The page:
The Blind–Low Vision (BLV) Early Intervention Program is an initiative of the Government of Ontario’s Ministry of Children and Youth Services. Its objective is to give children who are born blind or with low vision the best possible start in life.
Pinecrest-Queensway Community Health Centre coordinates services for Eastern Ontario, which includes the City of Ottawa, Renfrew County and the counties of Prescott-Russell and Stormont, Dundas and Glengarry. Services are provided in partnership with the Ottawa Children’s Treatment Centre. All BLV programs and services are provided in both official languages.
The program provides education and support for parents so they can encourage the healthy development of their child. Parents learn to help their child develop the skills they need for daily activities at home and in early learning and care settings.
Without special support from an early age, a child who is blind or has low vision may have trouble learning to talk, explore and make friends when he or she begins school. A child who is blind or has low vision is at a significant risk for difficulties in all areas of development, including:
- communication and language
- fine and gross motor skills
- understanding and thought processes
- social skills
- emotional development
- self help
With the right intervention from skilled professionals, parents can learn how to encourage the healthy development of their child, and help him/her learn the skills he/she will need to succeed in school.
How does my child qualify for the program?
When children are diagnosed with blindness or low vision by an ophthalmologist, a referral can be made to the program by a physician, ophthalmologist, optometrist, parent or caregiver by calling 613-688-3979 or 1-866-432-7447 ext. 3408. Referrals may also be faxed to 613-820-7427.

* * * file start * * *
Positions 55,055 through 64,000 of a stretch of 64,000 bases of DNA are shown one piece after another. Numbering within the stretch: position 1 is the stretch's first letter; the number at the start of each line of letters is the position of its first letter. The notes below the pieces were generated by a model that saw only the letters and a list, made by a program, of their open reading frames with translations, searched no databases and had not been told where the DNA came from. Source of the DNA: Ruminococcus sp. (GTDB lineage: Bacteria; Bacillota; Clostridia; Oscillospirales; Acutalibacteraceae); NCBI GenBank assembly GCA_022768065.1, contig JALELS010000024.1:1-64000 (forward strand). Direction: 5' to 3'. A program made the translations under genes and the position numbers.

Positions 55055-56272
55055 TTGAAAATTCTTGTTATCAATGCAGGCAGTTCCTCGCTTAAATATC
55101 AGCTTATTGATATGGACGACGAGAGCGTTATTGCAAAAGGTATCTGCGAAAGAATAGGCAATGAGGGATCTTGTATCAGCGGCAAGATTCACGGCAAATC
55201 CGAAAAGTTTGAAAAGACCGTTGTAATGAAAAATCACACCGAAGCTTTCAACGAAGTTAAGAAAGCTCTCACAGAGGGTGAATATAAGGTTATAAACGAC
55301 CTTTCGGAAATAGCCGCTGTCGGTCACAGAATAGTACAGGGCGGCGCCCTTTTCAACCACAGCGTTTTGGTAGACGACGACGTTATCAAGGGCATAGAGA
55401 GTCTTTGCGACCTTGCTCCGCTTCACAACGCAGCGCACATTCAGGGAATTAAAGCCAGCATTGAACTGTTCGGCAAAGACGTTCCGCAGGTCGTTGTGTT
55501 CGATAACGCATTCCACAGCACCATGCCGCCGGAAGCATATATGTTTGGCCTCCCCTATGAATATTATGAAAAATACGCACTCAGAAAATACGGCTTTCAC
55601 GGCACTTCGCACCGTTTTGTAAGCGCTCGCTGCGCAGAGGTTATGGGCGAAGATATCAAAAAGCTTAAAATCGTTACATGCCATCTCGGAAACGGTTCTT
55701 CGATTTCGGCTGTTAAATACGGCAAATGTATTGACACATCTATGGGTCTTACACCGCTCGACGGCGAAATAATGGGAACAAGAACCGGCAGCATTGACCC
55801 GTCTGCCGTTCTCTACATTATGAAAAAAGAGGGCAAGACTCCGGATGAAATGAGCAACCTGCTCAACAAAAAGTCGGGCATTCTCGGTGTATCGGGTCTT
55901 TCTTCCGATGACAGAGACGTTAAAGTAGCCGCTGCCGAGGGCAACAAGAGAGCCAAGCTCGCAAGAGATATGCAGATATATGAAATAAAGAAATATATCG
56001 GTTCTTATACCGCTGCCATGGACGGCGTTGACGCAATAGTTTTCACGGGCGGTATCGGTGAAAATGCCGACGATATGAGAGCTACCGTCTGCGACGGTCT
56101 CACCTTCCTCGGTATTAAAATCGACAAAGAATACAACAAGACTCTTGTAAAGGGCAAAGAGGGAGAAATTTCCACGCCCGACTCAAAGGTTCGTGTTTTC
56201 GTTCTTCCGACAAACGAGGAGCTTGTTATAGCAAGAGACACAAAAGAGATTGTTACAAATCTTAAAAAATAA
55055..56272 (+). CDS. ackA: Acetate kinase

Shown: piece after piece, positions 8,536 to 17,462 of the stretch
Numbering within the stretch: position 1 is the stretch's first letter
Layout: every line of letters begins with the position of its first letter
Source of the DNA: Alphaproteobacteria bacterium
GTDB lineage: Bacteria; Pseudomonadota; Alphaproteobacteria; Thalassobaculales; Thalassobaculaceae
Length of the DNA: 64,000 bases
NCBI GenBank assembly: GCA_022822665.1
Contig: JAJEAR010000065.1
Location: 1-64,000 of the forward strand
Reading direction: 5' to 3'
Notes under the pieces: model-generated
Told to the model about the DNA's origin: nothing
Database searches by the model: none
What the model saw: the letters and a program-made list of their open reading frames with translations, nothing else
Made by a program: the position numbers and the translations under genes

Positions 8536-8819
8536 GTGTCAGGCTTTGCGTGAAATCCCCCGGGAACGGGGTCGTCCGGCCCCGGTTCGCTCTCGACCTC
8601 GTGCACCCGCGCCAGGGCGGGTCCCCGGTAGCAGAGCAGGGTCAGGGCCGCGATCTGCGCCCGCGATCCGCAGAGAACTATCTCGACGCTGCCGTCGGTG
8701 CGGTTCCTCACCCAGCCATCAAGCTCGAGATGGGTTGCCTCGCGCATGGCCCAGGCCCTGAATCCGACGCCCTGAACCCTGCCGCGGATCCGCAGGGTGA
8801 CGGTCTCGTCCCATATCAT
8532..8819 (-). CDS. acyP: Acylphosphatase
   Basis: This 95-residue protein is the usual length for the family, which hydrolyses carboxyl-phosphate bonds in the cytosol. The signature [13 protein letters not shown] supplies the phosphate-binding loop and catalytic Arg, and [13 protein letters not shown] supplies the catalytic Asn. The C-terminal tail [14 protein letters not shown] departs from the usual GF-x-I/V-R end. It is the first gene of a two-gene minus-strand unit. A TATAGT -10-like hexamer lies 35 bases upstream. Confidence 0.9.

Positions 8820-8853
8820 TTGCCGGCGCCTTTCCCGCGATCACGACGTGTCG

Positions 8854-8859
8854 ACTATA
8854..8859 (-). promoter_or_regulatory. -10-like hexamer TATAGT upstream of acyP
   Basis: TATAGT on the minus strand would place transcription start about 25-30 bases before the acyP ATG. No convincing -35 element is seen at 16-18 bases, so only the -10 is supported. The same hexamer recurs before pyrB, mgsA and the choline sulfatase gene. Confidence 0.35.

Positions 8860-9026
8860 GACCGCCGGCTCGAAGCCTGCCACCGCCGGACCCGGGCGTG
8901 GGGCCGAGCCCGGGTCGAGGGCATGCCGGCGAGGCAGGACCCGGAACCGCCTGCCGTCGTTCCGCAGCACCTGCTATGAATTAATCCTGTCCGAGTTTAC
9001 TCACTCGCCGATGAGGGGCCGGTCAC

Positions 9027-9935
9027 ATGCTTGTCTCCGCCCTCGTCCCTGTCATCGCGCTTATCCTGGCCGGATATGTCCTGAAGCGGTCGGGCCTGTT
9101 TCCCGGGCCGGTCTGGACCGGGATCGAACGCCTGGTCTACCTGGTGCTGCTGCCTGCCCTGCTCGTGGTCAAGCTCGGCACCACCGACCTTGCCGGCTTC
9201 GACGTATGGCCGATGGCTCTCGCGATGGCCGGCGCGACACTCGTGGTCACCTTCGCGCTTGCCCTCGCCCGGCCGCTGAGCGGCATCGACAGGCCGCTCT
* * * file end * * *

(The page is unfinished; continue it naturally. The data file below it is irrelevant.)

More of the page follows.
What services does the program offer?
The Blind-Low Vision program offers three types of services:
These services are provided by a family support worker who is a social worker specially trained in the impact of a visual impairment on child development. The family support worker will help the family understand and cope with the implications of the diagnosis and help them make informed decisions about support services.
For a child with visual impairment, touch, hearing and the use of remaining or residual vision are critically important for learning and development. Support by trained and knowledgeable professionals in the area of visual impairment is essential to help the child develop these senses to the best of his or her ability. Intervention services are provided by specially trained Early Childhood Vision Consultants in the family’s home. The consultant teaches parents how to support their child’s development in the following areas.
- intentional movement (orientation and mobility)
- development of motor skills (e.g., rolling, reaching, crawling, walking, and use of hands to manipulate and explore objects)
- daily living skills (e.g., eating, dressing, toileting)
- concept development (e.g., object identification, function, and characteristics)
- social and emotional development
- language and communication development
- how to make the most of residual vision
- how to use all the senses to promote development
When a BLV child enters a childcare or early learning centre, Blind-Low Vision Program staff will help the early childhood educators at that centre learn how to best work with and teach that child.
If you have concerns about your child’s vision, don’t wait. The sooner a problem is identified the sooner your child can have the help he or she needs to have the best opportunity for healthy development.
To learn more about developmental milestones of vision, consult the following brochure: http://www.children.gov.on.ca/htdocs/English/topics/earlychildhood/blindnesslowvision/brochure.aspx